AT GROUND ZERO

April 04, 2002 11:00 pm

By Dick Mason

Observer Staff Writer

Silence can be more powerful than the spoken word.

Seven La Grande High School students felt the sound of silence over spring break during a visit to Ground Zero in New York City.

The students viewed the Sept. 11 tragedy from a memorial platform erected less than 100 yards from the World Trade Center. Thousands walk quietly along the platform each day.

It is as if visitors are embracing the words of Thomas Carlyle (1795-1881): Silence is of eternity.

People are quiet; they are trying to take it all in, LHS student Amy Hinton said.

LHS business and yearbook teacher Teresa Dowdy, who accompanied the students, had a similar observation.

They (her students) are usually laughing and talking, Dowdy said. Nobody was talking. To see it is so emotional, it is the strangest feeling.

One of the most striking features at Ground Zero is a large American flag. It has been signed by thousands of people. LHS student Stephanie Glasser is among those who left her name.

You know you are an American when you sign it, Glasser said.

The students were in New York City to attend the Columbia Scholastic Press Association Convention. Glasser was joined by classmates Kinsey Chadwick, Amy Hinton, Jaimie Bingham, Des McCoy, Mandy Kassien and Nicole Seale. All are members of the yearbook staff.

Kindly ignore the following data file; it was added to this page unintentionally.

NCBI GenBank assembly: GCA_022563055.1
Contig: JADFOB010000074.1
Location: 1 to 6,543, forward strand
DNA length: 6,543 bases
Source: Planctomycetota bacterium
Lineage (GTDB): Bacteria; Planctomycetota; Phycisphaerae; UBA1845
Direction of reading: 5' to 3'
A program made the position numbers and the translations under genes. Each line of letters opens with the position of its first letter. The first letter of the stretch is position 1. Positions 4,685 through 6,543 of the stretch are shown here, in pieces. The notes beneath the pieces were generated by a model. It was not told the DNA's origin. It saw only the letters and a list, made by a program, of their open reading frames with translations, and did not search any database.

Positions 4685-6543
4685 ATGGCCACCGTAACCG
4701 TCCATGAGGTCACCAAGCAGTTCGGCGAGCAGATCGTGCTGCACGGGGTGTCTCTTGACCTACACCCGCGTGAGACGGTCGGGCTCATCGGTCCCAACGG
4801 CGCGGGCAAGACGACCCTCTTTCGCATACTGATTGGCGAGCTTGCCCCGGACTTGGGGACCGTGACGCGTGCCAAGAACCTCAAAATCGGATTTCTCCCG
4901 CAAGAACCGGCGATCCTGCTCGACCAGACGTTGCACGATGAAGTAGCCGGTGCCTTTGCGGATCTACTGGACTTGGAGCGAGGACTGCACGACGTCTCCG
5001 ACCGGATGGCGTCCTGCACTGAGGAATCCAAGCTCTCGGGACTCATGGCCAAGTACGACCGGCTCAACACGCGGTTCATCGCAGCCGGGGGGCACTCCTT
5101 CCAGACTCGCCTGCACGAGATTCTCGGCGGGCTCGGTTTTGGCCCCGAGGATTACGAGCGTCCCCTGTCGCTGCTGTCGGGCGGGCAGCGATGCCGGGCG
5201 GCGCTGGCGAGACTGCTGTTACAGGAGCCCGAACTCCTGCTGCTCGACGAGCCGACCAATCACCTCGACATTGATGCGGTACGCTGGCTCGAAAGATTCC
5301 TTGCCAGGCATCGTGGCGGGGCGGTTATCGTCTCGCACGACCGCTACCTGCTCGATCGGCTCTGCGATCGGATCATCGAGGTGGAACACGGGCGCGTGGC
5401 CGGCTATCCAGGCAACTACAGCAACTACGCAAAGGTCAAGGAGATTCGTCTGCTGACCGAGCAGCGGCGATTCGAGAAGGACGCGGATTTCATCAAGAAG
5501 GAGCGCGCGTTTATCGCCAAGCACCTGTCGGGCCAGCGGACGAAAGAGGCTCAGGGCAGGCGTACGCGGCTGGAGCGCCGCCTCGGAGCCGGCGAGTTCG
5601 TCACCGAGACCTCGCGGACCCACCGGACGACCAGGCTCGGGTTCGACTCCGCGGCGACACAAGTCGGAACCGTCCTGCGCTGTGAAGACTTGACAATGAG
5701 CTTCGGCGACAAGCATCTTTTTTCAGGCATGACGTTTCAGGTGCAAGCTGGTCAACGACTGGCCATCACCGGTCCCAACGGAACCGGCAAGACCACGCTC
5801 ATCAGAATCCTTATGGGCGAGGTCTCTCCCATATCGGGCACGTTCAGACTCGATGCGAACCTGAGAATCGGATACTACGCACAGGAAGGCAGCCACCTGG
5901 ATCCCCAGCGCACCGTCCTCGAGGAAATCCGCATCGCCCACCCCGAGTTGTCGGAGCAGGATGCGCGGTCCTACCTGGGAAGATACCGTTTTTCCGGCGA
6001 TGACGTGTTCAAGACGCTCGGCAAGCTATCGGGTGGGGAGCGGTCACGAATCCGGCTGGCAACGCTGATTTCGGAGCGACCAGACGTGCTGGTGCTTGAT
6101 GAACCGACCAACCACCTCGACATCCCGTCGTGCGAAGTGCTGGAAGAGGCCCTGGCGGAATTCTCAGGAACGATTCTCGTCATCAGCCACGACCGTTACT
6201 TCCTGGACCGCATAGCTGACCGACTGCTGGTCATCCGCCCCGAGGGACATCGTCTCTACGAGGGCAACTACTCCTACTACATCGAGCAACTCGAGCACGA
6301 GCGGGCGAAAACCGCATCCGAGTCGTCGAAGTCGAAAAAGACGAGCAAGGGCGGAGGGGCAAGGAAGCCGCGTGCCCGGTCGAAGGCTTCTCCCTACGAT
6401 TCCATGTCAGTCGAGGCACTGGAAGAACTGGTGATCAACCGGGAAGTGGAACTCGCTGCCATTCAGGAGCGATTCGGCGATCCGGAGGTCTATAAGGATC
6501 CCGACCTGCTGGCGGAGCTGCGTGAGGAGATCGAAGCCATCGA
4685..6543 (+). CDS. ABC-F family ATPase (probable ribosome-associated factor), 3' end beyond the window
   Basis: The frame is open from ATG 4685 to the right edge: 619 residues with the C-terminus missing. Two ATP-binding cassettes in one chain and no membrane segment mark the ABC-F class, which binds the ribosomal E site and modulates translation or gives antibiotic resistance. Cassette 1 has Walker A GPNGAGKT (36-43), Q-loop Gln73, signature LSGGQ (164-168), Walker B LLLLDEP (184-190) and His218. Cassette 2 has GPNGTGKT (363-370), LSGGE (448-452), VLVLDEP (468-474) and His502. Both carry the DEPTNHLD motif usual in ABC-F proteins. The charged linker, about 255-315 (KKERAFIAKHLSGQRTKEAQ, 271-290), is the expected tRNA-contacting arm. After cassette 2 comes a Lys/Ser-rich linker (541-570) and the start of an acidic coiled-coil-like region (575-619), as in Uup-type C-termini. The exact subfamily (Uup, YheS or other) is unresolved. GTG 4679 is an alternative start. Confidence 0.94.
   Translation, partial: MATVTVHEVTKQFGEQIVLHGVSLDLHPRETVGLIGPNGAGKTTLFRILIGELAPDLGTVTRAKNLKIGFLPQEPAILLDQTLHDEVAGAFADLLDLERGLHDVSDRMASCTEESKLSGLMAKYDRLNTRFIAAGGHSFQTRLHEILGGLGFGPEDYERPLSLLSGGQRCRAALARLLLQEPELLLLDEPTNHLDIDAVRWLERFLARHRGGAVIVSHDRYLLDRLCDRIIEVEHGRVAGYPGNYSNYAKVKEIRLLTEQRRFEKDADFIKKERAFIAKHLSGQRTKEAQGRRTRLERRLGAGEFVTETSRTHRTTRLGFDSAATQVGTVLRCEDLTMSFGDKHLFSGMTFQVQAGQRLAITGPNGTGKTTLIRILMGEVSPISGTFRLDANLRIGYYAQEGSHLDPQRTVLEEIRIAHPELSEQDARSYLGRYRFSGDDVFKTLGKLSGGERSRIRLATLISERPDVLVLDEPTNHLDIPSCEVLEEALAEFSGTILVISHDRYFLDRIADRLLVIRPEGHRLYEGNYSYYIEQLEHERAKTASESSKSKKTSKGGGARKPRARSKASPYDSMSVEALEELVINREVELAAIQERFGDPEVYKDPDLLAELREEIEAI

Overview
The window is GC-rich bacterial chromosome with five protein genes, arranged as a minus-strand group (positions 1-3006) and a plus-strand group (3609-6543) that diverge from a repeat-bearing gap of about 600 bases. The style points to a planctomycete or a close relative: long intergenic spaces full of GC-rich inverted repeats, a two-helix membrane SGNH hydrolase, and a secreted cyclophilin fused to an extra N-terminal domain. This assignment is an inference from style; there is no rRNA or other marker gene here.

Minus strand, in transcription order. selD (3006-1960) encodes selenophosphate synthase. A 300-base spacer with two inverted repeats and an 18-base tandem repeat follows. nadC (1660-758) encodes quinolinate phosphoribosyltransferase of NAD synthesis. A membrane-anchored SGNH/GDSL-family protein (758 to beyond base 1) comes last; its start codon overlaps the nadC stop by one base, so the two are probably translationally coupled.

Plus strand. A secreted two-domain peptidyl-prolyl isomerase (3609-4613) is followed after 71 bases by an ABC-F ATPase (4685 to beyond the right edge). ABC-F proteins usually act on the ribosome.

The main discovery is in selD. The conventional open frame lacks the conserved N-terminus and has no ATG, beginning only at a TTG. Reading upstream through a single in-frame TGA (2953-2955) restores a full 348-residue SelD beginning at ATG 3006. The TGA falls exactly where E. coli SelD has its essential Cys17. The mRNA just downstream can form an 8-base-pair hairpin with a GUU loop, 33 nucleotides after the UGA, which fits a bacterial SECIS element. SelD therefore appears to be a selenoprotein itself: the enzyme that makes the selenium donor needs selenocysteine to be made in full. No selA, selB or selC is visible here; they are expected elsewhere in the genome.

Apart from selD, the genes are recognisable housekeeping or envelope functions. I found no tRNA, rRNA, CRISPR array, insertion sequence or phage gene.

The conference, helping students learn more about how to produce a yearbook, was at Columbia University. The Ground Zero experience was the most significant to the students.

It was a life-changing experience. When you see it on TV, it doesnt touch you like it does when you are really there, Hinton said.

Chadwick thought about what it would have been like for the thousands of people who ran down streets following the attacks.

It is freaky to imagine people running through there. The streets are so narrow, Chadwick said.

Dowdy noted that the damage to nearby buildings is still evident. She also noted that she was surprised to see a cemetery located next to the platforms ramp.

Several of the students said they plan to return to New York someday.

I think that every American should go there and experience it because you dont know what it is like until you are there, Hinton said.

The emotional impact has not been buffered by the passage of a week or the 3,000 miles which now separates the students from Ground Zero. This is evident every time the students look at a video they made at the site.

Everybody stops talking when viewing the scene, Dowdy said.